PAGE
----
Sunday, December 06, 2015

Some short videos examine attitudes toward gays and lesbians in South Korea and Japan


Today, among all the tension in the news, and staying home to hear the president speak, I just watched three more short videos (YouTube) about GLBT life overseas, this time in Asia.  These are interesting, but could use less mundane titles.
 
Stephanie and Richard do a presentation, “Homosexuality and Being Gay in Korea”.  A friend suggested this in a tweet today, after another tweet critical of “lookism” in the male gay community (call it “body fascism”, which can have social and political implications).



South Korea, although one of the most wired in the world as for Internet use, is described as socially very conservative, with a “don’t ask don’t tell” attitude toward homosexuality.  Many people think it doesn’t exist in Korea.  There is an attitude that “you have to make your parents happy” by giving them and raising grandchildren or else you are a mooch. Strangely, in South Korea men can hold hands without implying they are gay. At gay pride events, photography (and subsequent online posting) is supposedly banned, because showing up in a video can get someone fired. (Remember how it was in the 1980s, whenever television cameras came to the Metropolitan Community Church, those who didn't want to be shown had to sit in a protected area.) In Asian and other non-white cultures, it may be less likely for ideas of male attractiveness to become psychologically imprinted.

The 11-minute shortDo Koreans Hate Gay People?  My Gay Pride Experience”, by Charly Cheer shows, in high-quality (apparently hi-def) video, a pride parade in Seoul in the summer of 2014. The filmmaker pays some heed to the supposed photography ban and manages to get a lot of great shots of the city streets, with people usually at a distance, but some people consent to being close up (often western visitors).  Toward the end, some “Christian” protestors try to interfere with the parade by lying down on the street in front of floats or marchers.  I have never seen this in the US. No doubt, the short distance to North Korea and its missiles could be on people’s minds. This video is really quite impressive and could be a reasonable entry into a shorts film festival.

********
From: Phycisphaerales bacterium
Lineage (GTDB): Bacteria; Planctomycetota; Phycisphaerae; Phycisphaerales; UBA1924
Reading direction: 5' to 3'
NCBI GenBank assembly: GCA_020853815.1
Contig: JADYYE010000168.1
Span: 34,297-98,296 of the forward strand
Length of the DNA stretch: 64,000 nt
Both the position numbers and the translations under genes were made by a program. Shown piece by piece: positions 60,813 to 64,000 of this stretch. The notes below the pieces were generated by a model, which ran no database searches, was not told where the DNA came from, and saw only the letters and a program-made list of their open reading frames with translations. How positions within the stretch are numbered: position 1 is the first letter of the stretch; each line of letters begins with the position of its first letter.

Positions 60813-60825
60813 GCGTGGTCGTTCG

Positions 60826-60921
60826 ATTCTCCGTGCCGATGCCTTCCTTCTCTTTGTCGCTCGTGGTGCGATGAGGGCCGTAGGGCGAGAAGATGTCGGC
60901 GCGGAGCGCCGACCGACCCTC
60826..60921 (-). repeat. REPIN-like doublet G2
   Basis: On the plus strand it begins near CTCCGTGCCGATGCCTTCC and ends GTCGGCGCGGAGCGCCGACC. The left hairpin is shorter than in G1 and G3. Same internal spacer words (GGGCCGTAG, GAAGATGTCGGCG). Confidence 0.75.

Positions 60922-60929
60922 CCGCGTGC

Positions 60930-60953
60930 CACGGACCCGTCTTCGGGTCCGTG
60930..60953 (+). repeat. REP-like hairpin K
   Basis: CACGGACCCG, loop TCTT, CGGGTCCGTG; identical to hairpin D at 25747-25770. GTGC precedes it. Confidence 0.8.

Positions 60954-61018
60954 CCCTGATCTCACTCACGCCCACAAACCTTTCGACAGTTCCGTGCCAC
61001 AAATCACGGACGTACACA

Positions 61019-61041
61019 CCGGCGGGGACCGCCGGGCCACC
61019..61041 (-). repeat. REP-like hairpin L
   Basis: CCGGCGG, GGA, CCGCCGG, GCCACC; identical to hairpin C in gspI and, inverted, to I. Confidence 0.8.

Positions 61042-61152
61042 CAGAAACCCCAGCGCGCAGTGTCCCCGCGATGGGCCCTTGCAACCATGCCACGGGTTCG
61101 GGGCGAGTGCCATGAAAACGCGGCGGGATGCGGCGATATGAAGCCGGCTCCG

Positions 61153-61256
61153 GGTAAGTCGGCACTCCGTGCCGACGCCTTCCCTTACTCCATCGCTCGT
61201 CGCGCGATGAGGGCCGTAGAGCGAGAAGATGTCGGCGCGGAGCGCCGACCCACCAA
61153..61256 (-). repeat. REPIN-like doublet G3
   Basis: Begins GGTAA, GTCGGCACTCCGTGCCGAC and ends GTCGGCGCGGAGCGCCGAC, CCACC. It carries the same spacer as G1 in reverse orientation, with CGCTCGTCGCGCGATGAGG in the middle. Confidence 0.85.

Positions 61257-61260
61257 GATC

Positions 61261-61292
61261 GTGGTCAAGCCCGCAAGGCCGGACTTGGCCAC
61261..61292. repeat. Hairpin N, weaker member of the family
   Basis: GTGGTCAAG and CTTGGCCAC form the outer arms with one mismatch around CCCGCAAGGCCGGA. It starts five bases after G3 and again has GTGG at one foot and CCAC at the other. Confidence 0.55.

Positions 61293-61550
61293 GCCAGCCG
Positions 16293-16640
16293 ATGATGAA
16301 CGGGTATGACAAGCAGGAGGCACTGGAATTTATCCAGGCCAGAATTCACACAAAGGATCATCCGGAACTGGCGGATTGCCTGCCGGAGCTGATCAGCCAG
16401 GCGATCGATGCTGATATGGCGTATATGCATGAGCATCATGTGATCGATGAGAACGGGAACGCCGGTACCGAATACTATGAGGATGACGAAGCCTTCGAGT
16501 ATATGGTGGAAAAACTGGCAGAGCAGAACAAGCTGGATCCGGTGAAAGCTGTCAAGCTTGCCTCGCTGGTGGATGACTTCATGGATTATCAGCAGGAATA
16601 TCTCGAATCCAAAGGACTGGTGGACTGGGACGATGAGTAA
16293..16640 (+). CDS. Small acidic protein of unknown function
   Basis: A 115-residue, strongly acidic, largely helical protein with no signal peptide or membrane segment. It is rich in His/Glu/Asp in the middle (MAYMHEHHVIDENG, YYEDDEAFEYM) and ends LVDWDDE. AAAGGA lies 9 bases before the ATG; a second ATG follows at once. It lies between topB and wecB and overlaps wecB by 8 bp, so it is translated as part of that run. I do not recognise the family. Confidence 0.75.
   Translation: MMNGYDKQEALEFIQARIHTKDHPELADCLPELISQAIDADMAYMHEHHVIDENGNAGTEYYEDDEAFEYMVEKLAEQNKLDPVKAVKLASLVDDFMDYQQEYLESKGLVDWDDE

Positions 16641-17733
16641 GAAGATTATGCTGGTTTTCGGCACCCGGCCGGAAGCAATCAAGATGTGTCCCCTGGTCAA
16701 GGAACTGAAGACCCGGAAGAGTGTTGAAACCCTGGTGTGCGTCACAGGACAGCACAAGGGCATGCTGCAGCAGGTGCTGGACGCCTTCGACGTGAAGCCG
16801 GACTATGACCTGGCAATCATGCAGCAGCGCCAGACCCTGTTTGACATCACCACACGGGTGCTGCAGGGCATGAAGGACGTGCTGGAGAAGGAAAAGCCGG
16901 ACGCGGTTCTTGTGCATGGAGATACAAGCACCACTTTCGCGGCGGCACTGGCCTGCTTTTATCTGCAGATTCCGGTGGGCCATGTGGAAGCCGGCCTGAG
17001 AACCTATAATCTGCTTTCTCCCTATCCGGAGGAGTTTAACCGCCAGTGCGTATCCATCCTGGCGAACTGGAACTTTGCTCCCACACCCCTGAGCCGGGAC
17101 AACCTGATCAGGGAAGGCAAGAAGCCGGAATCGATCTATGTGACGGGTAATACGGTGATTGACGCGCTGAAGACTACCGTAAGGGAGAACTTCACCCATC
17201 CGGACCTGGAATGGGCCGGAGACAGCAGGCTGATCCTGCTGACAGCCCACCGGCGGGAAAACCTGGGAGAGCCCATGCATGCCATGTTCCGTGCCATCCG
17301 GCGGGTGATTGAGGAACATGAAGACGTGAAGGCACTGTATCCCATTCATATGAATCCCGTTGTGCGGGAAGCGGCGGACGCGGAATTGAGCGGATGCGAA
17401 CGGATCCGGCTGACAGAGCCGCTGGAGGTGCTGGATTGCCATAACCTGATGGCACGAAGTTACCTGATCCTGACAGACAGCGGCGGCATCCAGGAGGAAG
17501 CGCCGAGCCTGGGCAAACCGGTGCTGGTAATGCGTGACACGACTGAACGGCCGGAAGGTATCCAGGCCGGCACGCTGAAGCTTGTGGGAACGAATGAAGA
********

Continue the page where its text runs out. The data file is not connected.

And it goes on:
CNN has covered "The Problem with Being Gay in South Korea" in a recent (Oct. 2015) article by Kathy Novak, here.

The 9-minute short Homosexuality in Japan” by Ero Jero, maintains that gay life is tolerated in Japan but there is an attitude that it can’t be a problem in Japanese culture.  That’s curious inasmuch as Japan has a real problem with low birth rate and aging society (somewhat related to work culture). Ero, who himself is a white “hunk”, then talks about his experience proselytizing in Japan as a Mormon missionary in the past, and then explains how he makes his videos, without needing a computer (just a tablet or phone and camera), although he admits he’ll need a real laptop again soon.

Quora and Slate have an article from May 2015 about the attitude toward gay people in Japan here.
 
Wikipedia attribution link for picture of Lotte Tower in Seoul by Teddy Cross, under Creative Commons 2.0 Share-Alike License

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